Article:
395. Telegram From Secretary of State Kissinger to the U.S. Interests Section in Cairo1

Secto 133/6628. For Ambassador Eilts From the Secretary. Subject: Peace Conference. Please pass the following oral message to President Sadat through Fahmi.

“I want to give you a brief report on the six and one half hour conversation I had with President Asad.2

We discussed the date of the opening of the conference and he has no objection to a postponement to the 21st. After a rather detailed discussion on the content of the draft U.S.–USSR letter to the Secretary General, President Asad said that he is prepared to go along with any formulation which is acceptable to you.

I discussed with him frankly the difficulties which Israel is finding with the draft letter and in particular to the reference to the Palestinians in the letter. I discussed with President Asad the following reformulation of the last sentence in paragraph 2 which I hope you will find acceptable. It would read ‘The parties have also agreed that the question of other participants from the Middle East area will be discussed during the first stage of the conference.’ If you agree to this revision, I will make a major effort in Israel on Sunday3 to get its approval.

However, I regret to report that I learned for the first time that President Asad is very hesitant about coming to the conference unless there is prior agreement on the precise line of disengagement in the Golan Heights. I frankly told President Asad that in my judgment it [Page 1090]would be a serious mistake if he decided not to participate in the conference. I pointed out that getting agreement on a specific line of disengagement before the conference would be impossible. I explained that, for example, there had been no military representative talks between the Syrians and Israelis as there have been between your representatives and those of Israel. Without some prior indication of the position of both sides, as was the case in the discussions of the Egyptian-Israeli military representatives, I could not be expected before the 21st to produce such an agreement and that I would not promise what I could not produce. I did state to President Asad my firm belief that once the conference is convened, and a Syrian-Israeli sub-group is formed, that it would be possible for me to make a major effort in the month of January with a view to achieving a disengagement agreement on the Syrian-Israeli front as we hope and expect on the Egyptian-Israeli front.

I hope that you will find a way to communicate with President Asad in light of the above report. I hope you will urge him to attend the conference. If the conference fails now, all the momentum I have built up and all the hopes we have had will be dissipated.

If you agree with revised formulation in the letter given above, I intend to ask the Soviets to have their Ambassador in Damascus present the draft letter to the Syrians and then they can decide how they will respond to the Secretary General’s invitation. I intend also to ask the Soviets to urge an affirmative decision on the Syrians and I hope that you will do the same.”4

Ambassador should brief Vinogradov5 generally on the above after briefing Fahmi, telling him that we are going to take up this matter specifically and in detail with Dobrynin6 for Moscow’s reaction. I will [Page 1091]have to have a reply from Fahmi before I arrive in Israel Sunday evening.7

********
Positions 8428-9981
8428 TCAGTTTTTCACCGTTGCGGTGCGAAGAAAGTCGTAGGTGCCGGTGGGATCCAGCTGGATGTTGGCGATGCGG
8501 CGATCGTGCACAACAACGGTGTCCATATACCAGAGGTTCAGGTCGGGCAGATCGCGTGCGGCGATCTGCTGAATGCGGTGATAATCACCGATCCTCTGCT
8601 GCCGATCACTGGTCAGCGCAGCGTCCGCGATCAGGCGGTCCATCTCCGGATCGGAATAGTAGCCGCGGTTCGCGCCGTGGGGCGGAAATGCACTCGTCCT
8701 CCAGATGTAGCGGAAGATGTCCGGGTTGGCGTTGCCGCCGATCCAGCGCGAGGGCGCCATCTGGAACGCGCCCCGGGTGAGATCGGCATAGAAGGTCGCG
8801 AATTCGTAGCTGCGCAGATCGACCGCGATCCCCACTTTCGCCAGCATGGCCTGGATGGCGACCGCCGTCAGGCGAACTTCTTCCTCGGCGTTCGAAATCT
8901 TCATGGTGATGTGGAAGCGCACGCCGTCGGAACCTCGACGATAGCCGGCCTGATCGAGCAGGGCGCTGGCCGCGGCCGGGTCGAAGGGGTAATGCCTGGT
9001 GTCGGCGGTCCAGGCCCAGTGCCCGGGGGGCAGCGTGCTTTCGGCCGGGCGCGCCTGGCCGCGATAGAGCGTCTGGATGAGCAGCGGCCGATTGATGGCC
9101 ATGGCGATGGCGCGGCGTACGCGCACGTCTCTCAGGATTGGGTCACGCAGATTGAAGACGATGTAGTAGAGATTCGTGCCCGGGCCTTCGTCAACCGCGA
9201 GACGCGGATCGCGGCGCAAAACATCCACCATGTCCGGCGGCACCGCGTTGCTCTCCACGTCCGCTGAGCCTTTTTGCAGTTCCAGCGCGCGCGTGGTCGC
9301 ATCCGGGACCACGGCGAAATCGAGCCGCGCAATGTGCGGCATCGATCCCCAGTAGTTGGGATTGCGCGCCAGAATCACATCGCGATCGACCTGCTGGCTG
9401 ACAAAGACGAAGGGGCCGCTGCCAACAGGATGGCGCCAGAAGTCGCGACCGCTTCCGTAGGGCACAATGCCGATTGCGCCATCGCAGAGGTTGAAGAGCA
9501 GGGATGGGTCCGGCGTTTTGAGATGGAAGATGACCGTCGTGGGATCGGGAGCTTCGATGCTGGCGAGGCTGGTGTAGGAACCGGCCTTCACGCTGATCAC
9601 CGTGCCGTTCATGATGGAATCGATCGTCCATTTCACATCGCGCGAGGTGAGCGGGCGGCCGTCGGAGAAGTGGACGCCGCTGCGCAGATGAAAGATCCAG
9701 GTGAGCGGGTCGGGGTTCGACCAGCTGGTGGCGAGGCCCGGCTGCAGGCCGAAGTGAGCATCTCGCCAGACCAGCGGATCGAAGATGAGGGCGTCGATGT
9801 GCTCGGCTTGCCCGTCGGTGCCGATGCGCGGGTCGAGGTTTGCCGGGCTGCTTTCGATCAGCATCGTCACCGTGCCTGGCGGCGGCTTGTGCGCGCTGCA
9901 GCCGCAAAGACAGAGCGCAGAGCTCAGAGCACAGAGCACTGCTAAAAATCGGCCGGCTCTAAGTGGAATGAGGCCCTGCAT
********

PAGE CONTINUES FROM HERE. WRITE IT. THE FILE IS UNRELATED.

1. Source: National Archives, Nixon Presidential Materials, NSC Files, Box 618, Country Files, Middle East, Jordan, X, November–December 1973. Top Secret; Flash; Cherokee; Nodis. Repeated Immediate to the Department of State to pass to the White House for Scowcroft.
  2. See Document 393.
  3. December 16.
  4. In telegram Secto 141/6637 from Amman to Cairo, December 16, Kissinger instructed Eilts to explain to Fahmi that the United States would turn to the short letter to the participants and to the Secretary General only if it failed to get Israeli approval of the longer draft letter, and to emphasize that it was imperative for Sadat to weigh in with the Syrians to help assure that there would be an affirmative Syrian reply. (National Archives, Nixon Presidential Materials, NSC Files, Box 1179, Harold H. Saunders Files, Middle East Negotiations Files, Middle East—1973 Peace Negotiations, December 13, 1973 thru Dec. 17, 1973) In telegram 4036 from Cairo, December 16, Eilts reported that he had conveyed the Secretary’s messages to Fahmi, who noted that Sadat had already indicated that the precise language of the draft letters was no longer important and who expressed doubt that further intervention with the Syrians would be successful. (Ibid., Box 639, Country Files, Middle East, Arab Republic of Egypt, Vol. X, Nov.–Dec. 31, 1973)
  5. In telegram 4041 from Cairo, December 16, Eilts reported that he had just briefed Vinogradov, whose only comment had been to express some personal skepticism that the conference would take place. (Ibid.)
  6. As instructed in telegram Hakto 48 from Kissinger to Scowcroft, December 16. (Ibid., Kissinger Office Files, Box 42, Kissinger Trip Files, HAK Trip—Europe & Mideast, HAKTO 1–88, Dec. 8–22, 1973)
  7. In telegram 4043 from Cairo, December 16, Eilts conveyed Sadat’s reply, noting that the President had said that Kissinger should know he would stand by the agreement the two of them had reached and that Egypt would “under all circumstances” go to the peace conference. He had also asked Fahmi to again get in touch with the Syrians. (Ibid., Box 639, Country Files, Middle East, Arab Republic of Egypt, Vol. X, Nov.–Dec.31, 1973)